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Bob New Heart

Bob New Heart
Life is Good

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Friday, April 18, 2014


To all my blog friends who follow Bob New Heart and all the transplant recipients all over the country but especially at  the University of California San Francisco med Center... Happy Easter and may we all have a new beginning on Easter  Day and long life.

Life is Good!

Wednesday, April 16, 2014

I am back after a round trip to UCSF to see Dr. Alexander Gottschalk, Director of the Cyberknife Radiosurgery program and Professor of Radiation Oncology. Sort of stuffy but very knowledgeable. We reviewed all the radiation options and also took any invasive procedures off the table.  If I decide to enter a treatment program, it will be the Cyber Knife procedure. It is short and to the point with the fewest side effects.  4 Treatments of about 60 minutes each on a Monday-Wednesday and Friday and Monday schedule.  I would be able to drive myself back and forth, he says. I was however pooped driving back this afternoon. There would be at least three pre-radiation appointments to do another ultra sound and an MRI of the prostate; a second appointment to insert some tracer seeds that would be done by my new UCSF Urologist, Dr. Cooperberg and a final dry run of the procedure. They actually make the patient lie down and adjust the equipment and make a model of his body etc. Interesting.They want to make sure the  focused radiation bursts don't do any damage along the way to the prostate.

My combined Gleason score is 7 . I am in the mid-range of danger. The one hundred thousand dollar question is: How long will I live with the new heart and this older body.I need to make that decision and the sooner the better so I can enjoy the end of summer hopefully with few side effects.

The other option is to do nothing. If I do nothing for the time being, there is a danger the cancer migrates to other organs such as the lymph glands and/or enters the bone marrow. I lean towards doing the procedure and getting it over with.

Life is Good

Tuesday, April 15, 2014

Next Step

April 15, 2014

Tomorrow I go back to UCSF to meet with the chief of the Radiology Dept., Dr. Alexander Gottschalk. The discussion will be what non-invasive options are available to me to kill this prostate cancer.
 As a heart transplant recipient I take two meds every day specifically designed to suppress my immune system to prevent rejection. That is the big concern each transplant recipient faces the rest of his life.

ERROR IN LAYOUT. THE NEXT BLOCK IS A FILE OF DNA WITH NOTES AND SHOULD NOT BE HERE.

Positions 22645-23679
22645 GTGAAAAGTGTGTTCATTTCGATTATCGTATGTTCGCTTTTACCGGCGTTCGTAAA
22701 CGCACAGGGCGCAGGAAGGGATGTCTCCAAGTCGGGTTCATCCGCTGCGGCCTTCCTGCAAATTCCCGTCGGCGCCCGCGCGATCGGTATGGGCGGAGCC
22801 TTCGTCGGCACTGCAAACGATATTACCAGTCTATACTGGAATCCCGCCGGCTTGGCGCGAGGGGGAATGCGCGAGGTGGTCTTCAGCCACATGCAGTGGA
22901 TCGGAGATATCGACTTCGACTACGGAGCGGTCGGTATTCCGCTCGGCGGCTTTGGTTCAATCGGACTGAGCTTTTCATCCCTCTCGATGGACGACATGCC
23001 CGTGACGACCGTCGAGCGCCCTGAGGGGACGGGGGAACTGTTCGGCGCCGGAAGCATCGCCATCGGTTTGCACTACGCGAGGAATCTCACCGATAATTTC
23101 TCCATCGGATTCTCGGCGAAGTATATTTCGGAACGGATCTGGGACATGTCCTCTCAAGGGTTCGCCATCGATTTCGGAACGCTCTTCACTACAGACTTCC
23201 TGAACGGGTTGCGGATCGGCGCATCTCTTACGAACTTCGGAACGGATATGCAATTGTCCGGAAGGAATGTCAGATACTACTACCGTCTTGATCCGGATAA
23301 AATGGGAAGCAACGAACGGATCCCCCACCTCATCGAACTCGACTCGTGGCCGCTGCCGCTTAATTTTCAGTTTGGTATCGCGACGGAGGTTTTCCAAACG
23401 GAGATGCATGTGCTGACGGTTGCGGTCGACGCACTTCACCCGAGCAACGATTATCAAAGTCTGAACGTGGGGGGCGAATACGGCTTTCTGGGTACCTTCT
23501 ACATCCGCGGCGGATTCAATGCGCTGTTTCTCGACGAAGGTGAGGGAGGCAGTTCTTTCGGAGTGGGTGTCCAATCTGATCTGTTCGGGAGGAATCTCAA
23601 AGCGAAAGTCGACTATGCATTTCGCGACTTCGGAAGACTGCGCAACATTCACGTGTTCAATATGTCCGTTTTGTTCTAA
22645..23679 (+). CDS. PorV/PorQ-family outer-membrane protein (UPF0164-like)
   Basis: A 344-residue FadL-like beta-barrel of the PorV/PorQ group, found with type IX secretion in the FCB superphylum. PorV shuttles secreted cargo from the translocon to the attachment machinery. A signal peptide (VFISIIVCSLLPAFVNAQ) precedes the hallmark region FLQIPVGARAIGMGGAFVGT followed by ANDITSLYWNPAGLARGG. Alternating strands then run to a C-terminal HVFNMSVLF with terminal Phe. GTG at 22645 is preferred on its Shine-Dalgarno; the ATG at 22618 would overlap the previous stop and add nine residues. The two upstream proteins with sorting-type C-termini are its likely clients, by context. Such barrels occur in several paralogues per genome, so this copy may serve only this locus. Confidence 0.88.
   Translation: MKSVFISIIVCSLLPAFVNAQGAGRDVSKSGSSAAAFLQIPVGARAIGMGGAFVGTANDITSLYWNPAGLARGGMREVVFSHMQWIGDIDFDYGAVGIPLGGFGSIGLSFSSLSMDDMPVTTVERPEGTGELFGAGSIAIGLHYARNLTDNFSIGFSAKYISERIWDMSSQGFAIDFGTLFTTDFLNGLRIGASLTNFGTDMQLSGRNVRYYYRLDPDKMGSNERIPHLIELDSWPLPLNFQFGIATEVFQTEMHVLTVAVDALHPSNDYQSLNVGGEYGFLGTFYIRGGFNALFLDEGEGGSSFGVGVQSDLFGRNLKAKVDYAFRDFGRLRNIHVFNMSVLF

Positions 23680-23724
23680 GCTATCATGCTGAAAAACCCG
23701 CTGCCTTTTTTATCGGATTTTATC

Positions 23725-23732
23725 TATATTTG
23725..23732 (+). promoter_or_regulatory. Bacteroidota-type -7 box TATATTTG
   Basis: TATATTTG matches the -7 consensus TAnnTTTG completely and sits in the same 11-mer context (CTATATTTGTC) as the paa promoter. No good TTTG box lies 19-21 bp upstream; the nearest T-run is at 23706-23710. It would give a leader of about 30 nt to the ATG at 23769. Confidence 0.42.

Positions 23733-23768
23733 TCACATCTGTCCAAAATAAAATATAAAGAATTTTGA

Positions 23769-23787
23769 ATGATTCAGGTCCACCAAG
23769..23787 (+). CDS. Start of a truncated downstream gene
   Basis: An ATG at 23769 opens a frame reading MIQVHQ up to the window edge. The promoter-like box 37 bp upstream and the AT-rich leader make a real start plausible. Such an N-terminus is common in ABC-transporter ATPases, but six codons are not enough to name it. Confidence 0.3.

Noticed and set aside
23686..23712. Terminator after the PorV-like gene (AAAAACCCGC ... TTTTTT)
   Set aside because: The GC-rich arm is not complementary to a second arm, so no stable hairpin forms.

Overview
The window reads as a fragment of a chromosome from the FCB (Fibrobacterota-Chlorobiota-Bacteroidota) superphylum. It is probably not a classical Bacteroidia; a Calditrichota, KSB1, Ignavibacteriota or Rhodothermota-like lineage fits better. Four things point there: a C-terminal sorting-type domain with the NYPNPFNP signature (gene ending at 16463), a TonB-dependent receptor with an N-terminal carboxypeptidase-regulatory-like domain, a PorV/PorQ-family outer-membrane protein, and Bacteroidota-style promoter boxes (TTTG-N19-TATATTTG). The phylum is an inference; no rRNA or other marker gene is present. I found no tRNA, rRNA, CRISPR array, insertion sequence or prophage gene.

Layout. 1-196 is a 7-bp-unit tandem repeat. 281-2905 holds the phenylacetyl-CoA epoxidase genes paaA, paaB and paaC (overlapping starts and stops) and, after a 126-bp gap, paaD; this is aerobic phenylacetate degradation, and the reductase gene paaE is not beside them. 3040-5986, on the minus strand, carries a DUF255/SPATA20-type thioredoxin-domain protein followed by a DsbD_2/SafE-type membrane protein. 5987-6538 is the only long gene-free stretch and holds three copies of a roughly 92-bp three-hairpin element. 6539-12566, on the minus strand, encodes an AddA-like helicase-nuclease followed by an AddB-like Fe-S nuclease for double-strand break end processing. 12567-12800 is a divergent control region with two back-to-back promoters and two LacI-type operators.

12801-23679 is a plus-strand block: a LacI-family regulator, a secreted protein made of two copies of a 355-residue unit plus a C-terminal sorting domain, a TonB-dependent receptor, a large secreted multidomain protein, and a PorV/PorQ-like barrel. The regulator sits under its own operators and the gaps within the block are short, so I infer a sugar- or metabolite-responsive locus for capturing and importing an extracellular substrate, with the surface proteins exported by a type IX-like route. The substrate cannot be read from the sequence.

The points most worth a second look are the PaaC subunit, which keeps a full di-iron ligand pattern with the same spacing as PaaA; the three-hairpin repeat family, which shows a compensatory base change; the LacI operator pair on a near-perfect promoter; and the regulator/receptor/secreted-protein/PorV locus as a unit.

If you have major surgery then you need a stronger immune system to promote healing. It’s a double edge sword. If you increase the strength of one’s immune system you open the door for rejection of the heart while you are healing from the operation.It is for these reasons that any invasive procedures is off the table.
The options I assume are different forms of radiation. UCSF specializes in a new technologycalled CyberKnife  used to fight cancer . Google it...Interesting reading. Dr. Gottschalk is an expert in this new technology.

I like what I read about it as it is completely non-invasive and one needs only a few zaps and it is over. I hear from others who have had this procedure it requires no more than five or so treatments. All of my information at the present time is from others prostate cancer patients I have talked with and what I have read. Tomorrow I get the real scoop. More on that later
On the other side of the UCSF ledger, my heart transplant, I am in fine shape other than I am getting fat which impacts my heart . I gained ten pounds in less than ten months. Part of the reason is in that same time period I have had no aerobic exercise because of my back issue. I fell last June 28th and I had a compressed fracture of # 3 and # 4 vertebrae. That is on the mend slowly and I have just begun to start  using the stationary bike at the gym. Back still hurts a bit but I can no longer afford any more weight gain.

One interesting note is with the heart transplant, I was never emotionally affected by the heart failure prior to my new heart. I was in bad shape but never had any depression. It was an east fix. Get on the list, wait for the new heart, have the operation and move on. Don’t get me wrong the recovery time was long. I was in poor shape before transplant and was weak for months following.. I am in pretty good shape now except for the weight gain.

In this prostate cancer deal, I have had emotion swings and sudden flashes of temper more than my usual lack of patience. I am not concerned about dying as that is out of my control . I am just pissed off. I thought the heart transplant was my deal. Each of us in life gets one big deal and that was mine. Now I have this sudden arrival of something I can’t see nor do I have any symptoms other than the old man prostate issues not cancer related.

The other thing that is bothering me is this time I am on my own. I have no support group of friends as they are all busy and after all everyone gets prostate cancer sooner or later. It is not interesting and is viewed as quite mundane. My family is busy and I have this feeling that I am really on my own. I drive myself back and forth to the City for my appointments and I expect to do so while I am having the treatments.